Most of us would be hard pressed to deny use of use employer provided internet access and paid time for personal use.
In fact a survey by salary.com in 2012 found that over 64% of employees use employer provided internet access for personal use at some point each day. Most employees 68% spent less than 2 hours each week with close to 39% surveyed spending less than hour.
The challenge for companies is to find the correct line between time wastage minimisation and employee well being, productivity and happiness. Especially in today’s social and mobile connected world it’s no longer just a case of employers blocking specific sites – as employees can easily use personal smart phones to access the internet OR easily circumvent IT restrictions.
Some of the survey findings highlighted they key challenge for HR and business essentially whether this time truly wasted. Most employees (71%) felt that short breaks include personal internet surfing / reading made them more productive.
When asked what were the reasons for “wasting time” the top six were
- Not challenged at work
- Excessive hours
- No incentives to work harder
- Low Pay
Before rushing to try to restrict to block access realise it’s quickly likely to backfire and raises new privacy and Human Resource (HR) policy issues.
Unsurprising most companies find blocking access not only fails to reduce time wastage / cost but also reduces security as employees simply move their activity to their own devices.
If your company is interested or determined to implement any internet surveillance or monitoring technologies be mindful of state and federal laws.
- Historically in Australia the 1998 Privacy Act did not restrict employers from monitoring of employees’ internet usage at work. NSW was the first state to introduce specific laws regulating workplace surveillance.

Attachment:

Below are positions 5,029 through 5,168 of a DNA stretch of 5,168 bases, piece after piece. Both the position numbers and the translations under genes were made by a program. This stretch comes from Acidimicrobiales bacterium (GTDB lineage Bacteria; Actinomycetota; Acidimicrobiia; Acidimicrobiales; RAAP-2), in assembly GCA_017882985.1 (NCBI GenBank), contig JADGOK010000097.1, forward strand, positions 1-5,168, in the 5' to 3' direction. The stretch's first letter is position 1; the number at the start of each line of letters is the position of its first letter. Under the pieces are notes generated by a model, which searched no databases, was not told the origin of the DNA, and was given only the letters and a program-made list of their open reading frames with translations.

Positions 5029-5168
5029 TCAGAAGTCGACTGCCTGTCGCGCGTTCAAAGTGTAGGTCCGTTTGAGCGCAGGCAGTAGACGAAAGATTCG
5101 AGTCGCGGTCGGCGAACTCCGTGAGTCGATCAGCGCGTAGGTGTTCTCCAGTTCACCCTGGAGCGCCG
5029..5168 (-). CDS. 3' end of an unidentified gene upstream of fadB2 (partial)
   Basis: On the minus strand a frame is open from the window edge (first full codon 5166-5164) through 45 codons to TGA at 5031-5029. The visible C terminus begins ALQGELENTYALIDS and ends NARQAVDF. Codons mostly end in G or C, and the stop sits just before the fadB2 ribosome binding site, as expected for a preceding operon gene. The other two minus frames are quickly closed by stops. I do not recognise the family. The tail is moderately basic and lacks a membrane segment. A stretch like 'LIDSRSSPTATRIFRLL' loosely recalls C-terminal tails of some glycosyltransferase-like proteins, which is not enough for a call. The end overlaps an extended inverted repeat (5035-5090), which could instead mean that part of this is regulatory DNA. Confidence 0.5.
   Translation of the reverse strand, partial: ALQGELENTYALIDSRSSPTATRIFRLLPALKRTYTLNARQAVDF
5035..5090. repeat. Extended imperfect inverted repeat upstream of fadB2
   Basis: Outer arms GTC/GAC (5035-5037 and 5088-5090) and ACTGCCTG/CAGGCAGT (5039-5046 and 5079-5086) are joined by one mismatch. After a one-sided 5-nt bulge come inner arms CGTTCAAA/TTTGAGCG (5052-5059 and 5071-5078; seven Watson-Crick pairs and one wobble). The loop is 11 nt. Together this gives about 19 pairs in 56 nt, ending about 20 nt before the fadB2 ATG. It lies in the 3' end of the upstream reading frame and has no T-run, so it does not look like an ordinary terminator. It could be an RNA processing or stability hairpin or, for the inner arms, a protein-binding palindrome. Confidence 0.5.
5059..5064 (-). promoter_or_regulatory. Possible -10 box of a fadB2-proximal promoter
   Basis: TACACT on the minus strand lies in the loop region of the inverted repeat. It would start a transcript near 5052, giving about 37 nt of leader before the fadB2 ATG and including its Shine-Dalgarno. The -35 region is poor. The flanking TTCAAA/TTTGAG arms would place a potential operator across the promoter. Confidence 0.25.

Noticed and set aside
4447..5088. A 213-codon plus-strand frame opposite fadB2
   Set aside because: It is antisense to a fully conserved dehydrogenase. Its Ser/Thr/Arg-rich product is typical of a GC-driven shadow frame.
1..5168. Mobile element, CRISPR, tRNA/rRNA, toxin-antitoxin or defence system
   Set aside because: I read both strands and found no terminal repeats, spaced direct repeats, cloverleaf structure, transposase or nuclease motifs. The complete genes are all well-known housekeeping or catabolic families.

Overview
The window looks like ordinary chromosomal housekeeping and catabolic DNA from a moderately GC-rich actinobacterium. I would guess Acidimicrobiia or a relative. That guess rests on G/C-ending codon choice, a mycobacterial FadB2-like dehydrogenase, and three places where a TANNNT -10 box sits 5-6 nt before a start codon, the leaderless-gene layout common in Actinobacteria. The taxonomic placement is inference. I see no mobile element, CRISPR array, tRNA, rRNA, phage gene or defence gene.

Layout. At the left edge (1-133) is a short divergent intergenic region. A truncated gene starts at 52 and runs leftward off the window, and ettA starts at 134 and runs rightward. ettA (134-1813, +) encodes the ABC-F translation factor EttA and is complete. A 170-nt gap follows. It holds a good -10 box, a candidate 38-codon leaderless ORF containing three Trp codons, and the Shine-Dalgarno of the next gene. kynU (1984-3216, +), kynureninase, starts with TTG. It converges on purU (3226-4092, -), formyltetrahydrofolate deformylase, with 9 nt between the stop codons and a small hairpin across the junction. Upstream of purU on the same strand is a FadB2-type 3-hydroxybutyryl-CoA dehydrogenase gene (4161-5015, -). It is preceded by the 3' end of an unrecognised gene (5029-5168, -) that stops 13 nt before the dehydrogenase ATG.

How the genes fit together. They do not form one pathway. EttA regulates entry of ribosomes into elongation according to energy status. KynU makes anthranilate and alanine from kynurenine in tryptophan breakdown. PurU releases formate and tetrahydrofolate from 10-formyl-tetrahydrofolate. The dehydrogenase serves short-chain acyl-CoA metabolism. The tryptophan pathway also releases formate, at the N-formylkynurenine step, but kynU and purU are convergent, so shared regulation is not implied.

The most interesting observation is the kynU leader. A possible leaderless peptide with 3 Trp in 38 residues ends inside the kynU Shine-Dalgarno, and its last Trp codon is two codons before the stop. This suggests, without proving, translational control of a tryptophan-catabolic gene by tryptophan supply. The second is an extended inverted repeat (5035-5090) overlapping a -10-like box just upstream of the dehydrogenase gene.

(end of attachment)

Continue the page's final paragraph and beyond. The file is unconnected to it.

- NSW Workplace Surveillance Act 2005) to regulate camera, computer and tracking surveillance (which is surveillance by means of electronic devices that monitor geographical location, such as a global positioning system) in the workplace. This covers overt and covert surveillance. Covert surveillance is unlawful except where the employer has gained a ‘covert surveillance authority’. Overt surveillance is allowed provided the employee has been given prior notice and indicate the kind of surveillance to be carried out (camera, computer or tracking), how the surveillance will be carried out, when the surveillance will start, whether the surveillance will be continuous or intermittent, and whether the surveillance will be for a specified limited period or ongoing.
- In the USA very few states have specific laws against workplace internet monitoring so for the most part it’s legal so protect your privacy and job by following suggested employee actions.
The best course of action for all employers is to be open about Internet use and fair and acceptable limits. Talk to key stakeholders and groups and prepare, develop and implement a policy for acceptable use of the internet. If you would like a head start The Electronic Frontiers Australia have provided a sample policy for free use, and adaptation for your own needs.
For all employees some common tips to protect your privacy and your job include:
- Don’t use company e-mail for private messages
- Always assume messages could be shared / viewed
- Keep your work and personal passwords private
- Don’t visit sensitive or inappropriate Web sites at work
- Turn off or lock your computer when you are away from your desk
- Use you mobile/cell phone for personal calls where possible
- Limit personal calls and personal internet usage while at work